Malathy acknowledges that the LTTE “erred many times and in many ways”. But she argues that during its period of rule over part of the Tamil homeland, the LTTE achieved a lot: “Impressive social changes occurred in the Vanni under LTTE... The pervasive caste-consciousness of South Asia was eliminated. Vanni held the promise of progressive ideals for women in the society and of a government oriented toward the well being of the people. Infusing people with the spirit of struggle, it united them as one people. Indeed, it held the promise for many more social changes that would have benefited Tamils and perhaps even the whole of South Asia. This powerful example has now been destroyed.”
It is important to understand why many Tamils (though by no means all) supported the LTTE. Governments and media portray the LTTE as terrorists, and support for the LTTE as support for terrorism.
The LTTE did carry out some terrorist acts, though not on the scale of the state terrorism practiced by the Sri Lankan government. However the majority of LTTE members played no role in any acts of terrorism. They fought for freedom against a racist and murderous regime.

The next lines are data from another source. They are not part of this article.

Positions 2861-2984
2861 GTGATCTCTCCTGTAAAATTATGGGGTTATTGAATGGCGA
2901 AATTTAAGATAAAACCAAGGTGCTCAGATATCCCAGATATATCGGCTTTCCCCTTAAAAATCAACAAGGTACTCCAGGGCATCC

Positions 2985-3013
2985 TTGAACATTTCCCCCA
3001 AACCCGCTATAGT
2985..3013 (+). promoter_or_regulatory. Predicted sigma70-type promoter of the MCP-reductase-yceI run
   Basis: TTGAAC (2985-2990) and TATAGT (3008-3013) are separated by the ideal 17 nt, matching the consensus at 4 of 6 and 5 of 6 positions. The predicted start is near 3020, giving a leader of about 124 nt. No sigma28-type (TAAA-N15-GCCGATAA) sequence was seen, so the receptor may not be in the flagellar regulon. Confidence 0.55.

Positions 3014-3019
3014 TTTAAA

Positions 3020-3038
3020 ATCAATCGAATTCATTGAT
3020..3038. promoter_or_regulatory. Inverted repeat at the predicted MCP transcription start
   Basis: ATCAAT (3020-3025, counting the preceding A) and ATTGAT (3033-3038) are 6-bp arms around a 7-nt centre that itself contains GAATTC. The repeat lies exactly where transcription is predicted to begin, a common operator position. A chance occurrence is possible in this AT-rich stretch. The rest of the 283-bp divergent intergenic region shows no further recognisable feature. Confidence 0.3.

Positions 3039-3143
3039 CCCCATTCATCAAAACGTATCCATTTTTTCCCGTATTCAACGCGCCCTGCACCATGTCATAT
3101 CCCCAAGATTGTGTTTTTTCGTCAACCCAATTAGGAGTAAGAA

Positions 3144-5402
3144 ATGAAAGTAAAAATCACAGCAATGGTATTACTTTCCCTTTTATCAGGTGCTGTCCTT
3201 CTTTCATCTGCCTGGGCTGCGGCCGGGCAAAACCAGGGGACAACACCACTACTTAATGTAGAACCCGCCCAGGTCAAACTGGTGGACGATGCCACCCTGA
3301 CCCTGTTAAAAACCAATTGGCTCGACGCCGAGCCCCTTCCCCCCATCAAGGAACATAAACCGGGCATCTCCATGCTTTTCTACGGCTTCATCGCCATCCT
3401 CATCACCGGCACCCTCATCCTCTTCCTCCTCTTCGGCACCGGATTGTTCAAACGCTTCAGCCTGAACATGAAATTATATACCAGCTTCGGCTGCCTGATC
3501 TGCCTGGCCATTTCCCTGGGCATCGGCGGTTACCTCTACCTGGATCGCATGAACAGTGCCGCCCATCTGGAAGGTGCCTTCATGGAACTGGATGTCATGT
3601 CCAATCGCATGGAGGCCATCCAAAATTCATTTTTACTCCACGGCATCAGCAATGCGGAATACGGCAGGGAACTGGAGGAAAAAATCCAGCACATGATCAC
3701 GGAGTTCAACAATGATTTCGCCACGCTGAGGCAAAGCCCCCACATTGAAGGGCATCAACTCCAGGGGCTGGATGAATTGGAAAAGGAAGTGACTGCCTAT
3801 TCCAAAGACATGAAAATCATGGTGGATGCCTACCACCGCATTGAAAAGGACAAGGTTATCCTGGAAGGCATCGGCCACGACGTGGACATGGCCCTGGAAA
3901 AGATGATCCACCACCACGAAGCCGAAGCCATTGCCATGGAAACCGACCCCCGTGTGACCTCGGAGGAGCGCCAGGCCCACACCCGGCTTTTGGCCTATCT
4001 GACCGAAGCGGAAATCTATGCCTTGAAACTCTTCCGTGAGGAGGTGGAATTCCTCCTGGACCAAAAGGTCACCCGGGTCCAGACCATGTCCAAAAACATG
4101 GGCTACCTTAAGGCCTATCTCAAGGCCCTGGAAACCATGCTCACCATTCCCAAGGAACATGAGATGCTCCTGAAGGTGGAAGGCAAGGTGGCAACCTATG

The depiction of the LTTE as a terrorist organisation has an impact on Australian citizens of Tamil origin, and on Tamil refugees coming to Australia.
In 2007, three Australian Tamils who had raised money for aid projects in LTTE-controlled areas were arrested on terrorism charges. They were accused of belonging to, and assisting, the LTTE, which the prosecution claimed was a terrorist organisation. In 2010 the charges were dropped, and the three men received good behaviour bonds after pleading guilty to a lesser offence; but the charges had an intimidating effect on Australia’s Tamil community.
Today about 50 Tamils who have been recognised as refugees are nevertheless being detained indefinitely because ASIO considers them to be a security threat – presumably because of their alleged links to the LTTE.
Malathy’s book helps show why such links (if they exist) are not evidence of support for terrorism.
1. Malathy, p. 132
2. See pp. 126-7
3. p. 38
4. p. 105
5. p. 106
6. pp. 106-107
7. See p. 79-80
8. p. 91
9. p. 174
10. pp. 144, 174
11. p. 150
12. p. 161
13. p. 158
14. p. 159
15. See pp. 62-63 on Australian aid for “human rights training” of the Sri Lankan Army; and p. 70 on the use of Western pilots to fly Sri Lankan military helicopters and train Sri Lankan pilots.
17. Tamilnet, May 11, 2013.
18. See Malathy, pp. 159-161
20. p. 161